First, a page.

Ack, ack, ack, eeeuww!

Every once in a while, working your way through a revision, you’ll notice that you’ve reused a phrase two or three times, or, if you really weren’t careful, more. In Gods Old and Dark, I had six — count ’em, six — instances of ‘sad smiles’, which has to be a recent record for pounding a phrase into the ground.

Goddamn. This is the sort of thing that isn’t so obvious when you’re writing the book, because you’re doing the writing over a period of months and individual words and phrases fade into the fog as you fight to come up with your next batch of pages. But when you’re reading it, you start hoping for the horrific deaths of all these sad smilers.

Well, none remain. Not a single one. It’s a boring image anyway. Ah, yes, the poor woman with her sad little smile, screaming ‘pity me’ from the slump of her shoulders to her big, woeful eyes. I did not take a flamethrower to the characters, though after about the third sad little smile I was ready. But I did replace all that pitifulness with better imagery and a bit more punch.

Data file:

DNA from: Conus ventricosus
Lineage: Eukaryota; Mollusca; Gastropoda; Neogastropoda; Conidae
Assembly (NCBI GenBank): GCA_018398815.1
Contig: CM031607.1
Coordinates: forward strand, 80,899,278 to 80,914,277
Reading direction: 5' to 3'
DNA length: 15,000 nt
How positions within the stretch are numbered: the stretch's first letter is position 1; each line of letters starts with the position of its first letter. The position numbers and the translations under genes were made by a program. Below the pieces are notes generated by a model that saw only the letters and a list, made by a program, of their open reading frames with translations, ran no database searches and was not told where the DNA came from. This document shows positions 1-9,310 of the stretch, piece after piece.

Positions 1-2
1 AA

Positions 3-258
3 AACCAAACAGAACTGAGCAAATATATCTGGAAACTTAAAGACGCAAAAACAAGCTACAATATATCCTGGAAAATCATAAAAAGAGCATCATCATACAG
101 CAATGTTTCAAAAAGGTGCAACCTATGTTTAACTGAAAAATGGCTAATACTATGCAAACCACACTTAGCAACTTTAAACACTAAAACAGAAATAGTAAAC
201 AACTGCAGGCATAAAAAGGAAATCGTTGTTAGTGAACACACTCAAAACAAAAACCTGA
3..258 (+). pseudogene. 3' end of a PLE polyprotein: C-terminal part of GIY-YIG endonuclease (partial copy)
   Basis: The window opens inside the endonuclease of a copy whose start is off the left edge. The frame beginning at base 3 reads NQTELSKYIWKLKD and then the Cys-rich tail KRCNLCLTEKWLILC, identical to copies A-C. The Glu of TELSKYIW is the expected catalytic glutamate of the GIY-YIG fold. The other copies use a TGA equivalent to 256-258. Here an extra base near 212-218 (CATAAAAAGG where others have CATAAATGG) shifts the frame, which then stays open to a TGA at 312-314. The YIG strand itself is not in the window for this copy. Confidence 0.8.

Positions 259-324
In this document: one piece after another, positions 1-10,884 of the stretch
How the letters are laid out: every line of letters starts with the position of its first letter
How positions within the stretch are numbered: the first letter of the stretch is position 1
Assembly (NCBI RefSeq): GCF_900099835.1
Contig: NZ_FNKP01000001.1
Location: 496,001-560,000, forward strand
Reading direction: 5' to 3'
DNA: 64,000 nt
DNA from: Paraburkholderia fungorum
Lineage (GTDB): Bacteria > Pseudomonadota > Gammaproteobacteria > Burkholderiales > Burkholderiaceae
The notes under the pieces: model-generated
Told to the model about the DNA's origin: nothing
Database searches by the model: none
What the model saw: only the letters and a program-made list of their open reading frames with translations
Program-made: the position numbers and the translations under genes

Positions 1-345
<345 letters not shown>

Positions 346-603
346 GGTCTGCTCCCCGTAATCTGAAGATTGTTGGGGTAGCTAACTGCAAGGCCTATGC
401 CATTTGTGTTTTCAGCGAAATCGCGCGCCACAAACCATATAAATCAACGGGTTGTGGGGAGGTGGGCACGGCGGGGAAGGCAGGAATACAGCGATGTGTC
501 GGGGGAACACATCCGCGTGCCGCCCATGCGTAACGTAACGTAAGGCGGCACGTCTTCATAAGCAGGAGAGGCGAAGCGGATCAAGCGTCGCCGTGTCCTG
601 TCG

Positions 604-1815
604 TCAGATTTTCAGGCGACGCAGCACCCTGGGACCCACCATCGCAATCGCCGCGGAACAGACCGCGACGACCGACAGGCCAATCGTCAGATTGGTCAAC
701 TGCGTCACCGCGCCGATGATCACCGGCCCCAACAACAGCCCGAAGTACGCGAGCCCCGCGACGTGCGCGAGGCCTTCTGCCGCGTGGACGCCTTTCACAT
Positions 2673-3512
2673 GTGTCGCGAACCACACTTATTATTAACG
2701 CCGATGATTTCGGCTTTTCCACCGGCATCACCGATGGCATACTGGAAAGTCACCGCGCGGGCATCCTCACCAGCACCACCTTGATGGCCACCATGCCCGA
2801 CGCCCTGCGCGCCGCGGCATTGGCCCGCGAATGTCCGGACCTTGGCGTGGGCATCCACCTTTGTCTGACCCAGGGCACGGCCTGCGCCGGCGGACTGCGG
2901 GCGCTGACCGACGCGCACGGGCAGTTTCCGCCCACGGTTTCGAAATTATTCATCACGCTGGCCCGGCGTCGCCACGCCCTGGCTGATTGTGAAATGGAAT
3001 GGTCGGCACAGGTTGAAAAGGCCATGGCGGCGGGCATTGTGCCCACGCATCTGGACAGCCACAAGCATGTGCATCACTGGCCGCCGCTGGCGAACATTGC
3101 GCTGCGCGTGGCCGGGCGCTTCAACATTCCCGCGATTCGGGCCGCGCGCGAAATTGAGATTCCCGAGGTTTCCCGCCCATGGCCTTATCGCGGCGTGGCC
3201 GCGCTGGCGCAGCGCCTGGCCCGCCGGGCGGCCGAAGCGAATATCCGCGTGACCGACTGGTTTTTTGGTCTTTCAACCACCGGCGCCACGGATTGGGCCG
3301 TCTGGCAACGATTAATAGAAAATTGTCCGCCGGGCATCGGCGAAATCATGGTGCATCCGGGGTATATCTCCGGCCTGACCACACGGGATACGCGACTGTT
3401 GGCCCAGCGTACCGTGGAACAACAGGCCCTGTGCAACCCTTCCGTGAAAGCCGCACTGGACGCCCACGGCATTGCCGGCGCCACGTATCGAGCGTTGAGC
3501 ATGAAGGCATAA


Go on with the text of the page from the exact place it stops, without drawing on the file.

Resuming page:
Thank God for revision.

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About the author: Novelist, writing teacher, on a mission to reprint my out-of-print books and self-publish my new ones.

3 comments… add one
  • Michael Wells Apr 23, 2003 @ 10:47

    Ahh… I’ll be anxious to see who you treated "sad smiles" 🙂

  • Jean Apr 23, 2003 @ 9:27

    Yes, revision is a good thing. Will the challenge for us readers be to see if we can pick out the original "sad smile" locations in the final product?

    Glad you found a plus side as you slog through the nonglamorous side of the project.

  • Misty Apr 23, 2003 @ 8:37

    I know how frustrating that is, but I gotta say, Holly, that it’s nice to know even successful and famous authors do it, too. 😉

    Mine is "glance". I look back over my pages and find everybody glancing at each other so much that sometimes I want to claw my own eyes out!

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